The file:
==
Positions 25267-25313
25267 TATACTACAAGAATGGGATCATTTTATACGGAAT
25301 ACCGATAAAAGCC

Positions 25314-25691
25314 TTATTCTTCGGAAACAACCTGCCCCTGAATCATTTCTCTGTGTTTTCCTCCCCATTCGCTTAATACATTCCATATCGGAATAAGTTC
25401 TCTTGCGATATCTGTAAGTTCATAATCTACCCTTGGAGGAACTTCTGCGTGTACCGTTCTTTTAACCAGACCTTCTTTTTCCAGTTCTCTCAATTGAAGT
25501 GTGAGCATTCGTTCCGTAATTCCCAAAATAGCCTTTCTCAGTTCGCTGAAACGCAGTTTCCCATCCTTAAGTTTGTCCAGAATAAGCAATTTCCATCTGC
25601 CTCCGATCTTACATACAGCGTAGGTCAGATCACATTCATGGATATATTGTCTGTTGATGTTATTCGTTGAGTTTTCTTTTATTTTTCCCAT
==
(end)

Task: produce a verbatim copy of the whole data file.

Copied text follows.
Positions 25267-25313
25267 TATACTACAAGAATGGGATCATTTTATACGGAAT
25301 ACCGATAAAAGCC

Positions 25314-25691
25314 TTATTCTTCGGAAACAACCTGCCCCTGAATCATTTCTCTGTGTTTTCCTCCCCATTCGCTTAATACATTCCATATCGGAATAAGTTC
25401 TCTTGCGATATCTGTAAGTTCATAATCTACCCTTGGAGGAACTTCTGCGTGTACCGTTCTTTTAACCAGACCTTCTTTTTCCAGTTCTCTCAATTGAAGT
25501 GTGAGCATTCGTTCCGTAATTCCCAAAATAGCCTTTCTCAGTTCGCTGAAACGCAGTTTCCCATCCTTAAGTTTGTCCAGAATAAGCAATTTCCATCTGC
25601 CTCCGATCTTACATACAGCGTAGGTCAGATCACATTCATGGATATATTGTCTGTTGATGTTATTCGTTGAGTTTTCTTTTATTTTTCCCAT